Q+A: Nick Anderson
A conversation with the retired Magic swingman.
by Dan Shapiro
Is it weird that when I think back to those Magic teams from the early 90s, I instantly think of burnt popcorn? I’m recalling a Sunday afternoon in ’93, when I—as an oblivious 8 year old—left popcorn cooking in the microwave for some idiotically prolonged amount of time. Where was I? In the basement, glued to the TV. Shaquille O’Neal’s put-back dunk had just brought down the whole basket in Phoenix.
A house full of smoke, my pride, and my sense of self-sufficiency, scorched like the black popcorn that lay before me.
Maybe that’s why those things have a ‘popcorn’ button now.
Go back to that team and there, at the two-spot, was Nick Anderson. After a decade with the Magic, he’s still to this day their all-time leading scorer, even though you picked Penny over him in NBA Jam.
Since ’05, he’s been in the front office of the Magic and while, for obvious reasons, he couldn’t comment on the lockout, Anderson was kind enough to chop it up with us.
From the streets of Chicago to his infamous struggles from the free throw line, Anderson’s lived a hell of a basketball life and was more than willing to share the lessons he learns learned from the game he loves.
SLAM: Dwight Howard’s free agency is a huge issue for the Magic. Could you talk about what you’d like to see happen?
Nick Anderson: Here’s where I’m at: I want Dwight Howard to stay in Orlando. To create his legacy right here. Guys, not naming any names, when its their time, they want to come down and maybe play with Dwight Howard down in Orlando.
Great weather. Great fans. The ownership’s already proven that they’re going to do the right things for the players and guys got to take a look at that. I can’t speak for other ownership groups—I don’t know anything about Phoenix, I don’t know anything the Lakers—but the DeVos family is a great ownership group and they go above and beyond to take care of their players.
SLAM: What’s that mean more specifically, to have a ‘great ownership group’?
NA: I remember back when they bought the team, in ’91, we were practicing in a rec center in downtown Orlando. And Mr. DeVos comes in and asks, “What do you guys need?” A practice facility. So he goes and builds a $50 million facility. There’s not enough I can say about the ownership group. They’re A1. From my tenure in Orlando and seeing what they do, I give them nothing but praise. And in terms of the free agents out there, listen, money is good but you got to look at the outside things. What are you surrounded by? What kind of people? What kind of fans?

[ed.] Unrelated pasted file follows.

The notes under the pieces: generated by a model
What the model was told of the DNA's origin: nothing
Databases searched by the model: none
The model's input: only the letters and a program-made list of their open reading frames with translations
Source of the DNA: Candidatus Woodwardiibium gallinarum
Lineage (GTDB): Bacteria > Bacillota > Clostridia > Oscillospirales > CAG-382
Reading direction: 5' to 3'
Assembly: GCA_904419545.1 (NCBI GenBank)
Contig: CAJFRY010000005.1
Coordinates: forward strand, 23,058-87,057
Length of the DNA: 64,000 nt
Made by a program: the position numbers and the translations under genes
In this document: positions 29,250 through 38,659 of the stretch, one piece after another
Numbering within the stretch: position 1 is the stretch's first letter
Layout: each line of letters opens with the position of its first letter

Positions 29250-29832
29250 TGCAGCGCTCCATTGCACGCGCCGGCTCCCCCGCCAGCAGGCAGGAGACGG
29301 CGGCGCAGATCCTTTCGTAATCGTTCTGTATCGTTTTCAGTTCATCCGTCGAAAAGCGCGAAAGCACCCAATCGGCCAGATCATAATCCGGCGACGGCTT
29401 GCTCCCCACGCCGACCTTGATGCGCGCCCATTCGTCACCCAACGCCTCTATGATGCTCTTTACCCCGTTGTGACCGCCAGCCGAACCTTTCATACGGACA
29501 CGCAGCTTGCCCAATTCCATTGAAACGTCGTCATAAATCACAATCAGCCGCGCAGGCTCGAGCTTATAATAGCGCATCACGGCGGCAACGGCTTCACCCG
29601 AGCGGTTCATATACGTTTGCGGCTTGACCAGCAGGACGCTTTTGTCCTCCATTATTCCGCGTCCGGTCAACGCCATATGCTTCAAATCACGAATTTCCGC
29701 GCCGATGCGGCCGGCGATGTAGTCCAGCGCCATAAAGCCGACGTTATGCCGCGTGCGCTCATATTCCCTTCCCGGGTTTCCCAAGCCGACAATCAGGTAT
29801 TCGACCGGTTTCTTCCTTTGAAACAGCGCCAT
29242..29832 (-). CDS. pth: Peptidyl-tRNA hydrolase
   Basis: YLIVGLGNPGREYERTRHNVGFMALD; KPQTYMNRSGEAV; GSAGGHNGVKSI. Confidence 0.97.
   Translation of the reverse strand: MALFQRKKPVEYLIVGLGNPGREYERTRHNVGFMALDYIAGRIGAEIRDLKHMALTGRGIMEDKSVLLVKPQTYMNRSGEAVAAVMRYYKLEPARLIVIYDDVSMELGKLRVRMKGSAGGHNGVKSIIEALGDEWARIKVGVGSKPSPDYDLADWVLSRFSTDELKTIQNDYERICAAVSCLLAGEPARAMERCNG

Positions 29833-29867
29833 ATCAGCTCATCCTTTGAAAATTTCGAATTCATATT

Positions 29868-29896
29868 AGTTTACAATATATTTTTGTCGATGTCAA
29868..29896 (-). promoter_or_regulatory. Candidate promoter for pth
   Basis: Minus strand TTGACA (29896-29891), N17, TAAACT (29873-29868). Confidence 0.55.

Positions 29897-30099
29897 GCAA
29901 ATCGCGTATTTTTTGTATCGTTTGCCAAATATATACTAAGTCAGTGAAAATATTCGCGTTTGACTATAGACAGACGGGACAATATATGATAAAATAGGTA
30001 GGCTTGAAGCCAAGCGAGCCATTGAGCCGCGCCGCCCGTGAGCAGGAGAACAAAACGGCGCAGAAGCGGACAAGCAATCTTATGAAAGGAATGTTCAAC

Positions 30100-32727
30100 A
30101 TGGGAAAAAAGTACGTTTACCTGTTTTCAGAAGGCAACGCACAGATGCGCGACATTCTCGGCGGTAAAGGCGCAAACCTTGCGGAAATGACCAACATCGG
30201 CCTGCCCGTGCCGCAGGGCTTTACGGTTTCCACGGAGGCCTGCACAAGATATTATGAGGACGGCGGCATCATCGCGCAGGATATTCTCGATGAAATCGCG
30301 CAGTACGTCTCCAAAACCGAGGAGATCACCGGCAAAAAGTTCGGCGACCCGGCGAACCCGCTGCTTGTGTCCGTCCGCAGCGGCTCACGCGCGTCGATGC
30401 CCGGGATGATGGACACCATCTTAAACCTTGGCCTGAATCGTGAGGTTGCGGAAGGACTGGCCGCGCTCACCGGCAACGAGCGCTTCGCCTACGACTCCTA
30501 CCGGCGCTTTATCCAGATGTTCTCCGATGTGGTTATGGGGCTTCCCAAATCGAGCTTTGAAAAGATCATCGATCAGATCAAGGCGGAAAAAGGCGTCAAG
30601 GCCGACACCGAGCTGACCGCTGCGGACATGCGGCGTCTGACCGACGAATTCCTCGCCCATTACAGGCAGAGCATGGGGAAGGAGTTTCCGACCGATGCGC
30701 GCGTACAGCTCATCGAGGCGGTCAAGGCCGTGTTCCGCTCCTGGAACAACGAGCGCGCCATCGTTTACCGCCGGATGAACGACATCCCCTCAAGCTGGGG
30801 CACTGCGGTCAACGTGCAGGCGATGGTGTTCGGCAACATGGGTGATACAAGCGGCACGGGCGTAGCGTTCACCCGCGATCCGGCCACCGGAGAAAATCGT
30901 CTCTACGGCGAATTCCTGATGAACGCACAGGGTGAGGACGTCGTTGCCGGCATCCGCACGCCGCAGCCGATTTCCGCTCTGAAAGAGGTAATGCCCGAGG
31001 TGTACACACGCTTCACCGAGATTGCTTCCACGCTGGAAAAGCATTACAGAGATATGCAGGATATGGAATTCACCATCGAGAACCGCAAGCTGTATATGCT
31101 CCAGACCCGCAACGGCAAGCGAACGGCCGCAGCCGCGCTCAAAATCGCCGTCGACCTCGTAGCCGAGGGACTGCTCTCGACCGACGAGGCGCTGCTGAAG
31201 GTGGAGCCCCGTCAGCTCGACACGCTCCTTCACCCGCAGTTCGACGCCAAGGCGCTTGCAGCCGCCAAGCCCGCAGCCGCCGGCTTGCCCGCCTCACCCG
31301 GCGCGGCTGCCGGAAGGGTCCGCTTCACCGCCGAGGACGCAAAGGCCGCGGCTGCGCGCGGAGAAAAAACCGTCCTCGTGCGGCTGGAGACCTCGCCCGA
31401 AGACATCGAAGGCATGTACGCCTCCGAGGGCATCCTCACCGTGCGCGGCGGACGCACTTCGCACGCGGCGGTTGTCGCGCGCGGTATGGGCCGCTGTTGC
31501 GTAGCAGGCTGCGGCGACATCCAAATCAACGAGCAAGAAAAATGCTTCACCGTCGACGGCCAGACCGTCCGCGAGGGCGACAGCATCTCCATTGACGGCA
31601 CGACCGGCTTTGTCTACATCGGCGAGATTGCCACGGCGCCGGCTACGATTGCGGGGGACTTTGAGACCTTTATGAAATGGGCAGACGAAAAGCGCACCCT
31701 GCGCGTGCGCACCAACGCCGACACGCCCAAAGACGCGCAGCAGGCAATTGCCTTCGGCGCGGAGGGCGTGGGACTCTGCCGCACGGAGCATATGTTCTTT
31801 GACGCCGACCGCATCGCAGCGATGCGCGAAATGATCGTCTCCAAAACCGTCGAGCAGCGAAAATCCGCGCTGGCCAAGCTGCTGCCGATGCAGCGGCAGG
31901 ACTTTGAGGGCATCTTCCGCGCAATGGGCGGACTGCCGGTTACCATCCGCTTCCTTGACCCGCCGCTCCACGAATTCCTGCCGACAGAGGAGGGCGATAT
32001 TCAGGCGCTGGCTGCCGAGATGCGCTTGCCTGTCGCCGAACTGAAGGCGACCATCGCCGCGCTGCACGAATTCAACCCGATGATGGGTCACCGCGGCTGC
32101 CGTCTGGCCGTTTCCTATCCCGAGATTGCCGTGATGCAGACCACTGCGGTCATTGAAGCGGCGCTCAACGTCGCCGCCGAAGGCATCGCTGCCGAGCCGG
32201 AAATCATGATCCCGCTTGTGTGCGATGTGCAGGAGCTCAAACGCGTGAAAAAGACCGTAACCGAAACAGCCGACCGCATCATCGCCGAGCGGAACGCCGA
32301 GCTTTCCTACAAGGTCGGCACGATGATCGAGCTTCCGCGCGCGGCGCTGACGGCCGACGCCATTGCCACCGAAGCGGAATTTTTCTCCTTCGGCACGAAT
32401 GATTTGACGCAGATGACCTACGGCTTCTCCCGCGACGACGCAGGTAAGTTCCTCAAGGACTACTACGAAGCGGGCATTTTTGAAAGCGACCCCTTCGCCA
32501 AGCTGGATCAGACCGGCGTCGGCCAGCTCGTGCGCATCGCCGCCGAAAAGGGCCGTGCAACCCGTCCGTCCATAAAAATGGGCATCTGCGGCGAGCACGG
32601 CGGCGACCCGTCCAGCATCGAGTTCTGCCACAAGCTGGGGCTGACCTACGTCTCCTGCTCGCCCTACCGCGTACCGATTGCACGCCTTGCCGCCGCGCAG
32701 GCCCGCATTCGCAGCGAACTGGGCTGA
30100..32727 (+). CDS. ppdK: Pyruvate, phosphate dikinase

SLAM: You were part of the Flyin’ Illini of the late eighties. You guys were at the top of the Big Ten, what do you remember about those years?
NA: We were a team that had nobody taller than 6-8. We’d full-court press you for 40 minutes. We were a well-coached, athletic team and my teammates were phenomenal. Kendall Gill, Marcus Liberty, Steve Bardo, Kenny Battle—just a fun group to be around. All of us were Home State guys, which added to it. We’d played against each other in high school and to team up together was great. The reason we came together at Illinois, was because of the guy that recruited us. Every guy on the team will tell you this, assistant coach Jimmy Collins, was the main reason myself and those guys went to the University of Illinois. He was a father away from home from us. He was great; I still speak to him today.
SLAM: What distinguished him from the other recruiters?
NA: He didn’t sugar coat anything. He told me like it was. That if I worked hard then these were the benefits and rewards—the college education, the notoriety and the ability just to play ball but I’m telling you he never promised me anything.
SLAM: Who else was after you?
NA: Boeheim, Bobby Knight, a bunch of schools.
SLAM: What was it like being recruited by Bobby Knight?
NA: I remember his home visit, he was talking to my mom and drawing plays on his clip-board. I love Bobby Knight. Everybody would talk about how disciplined he was, but that didn’t affect me, because that was the discipline I got in my household and from my high school coach. So I wasn’t afraid of that.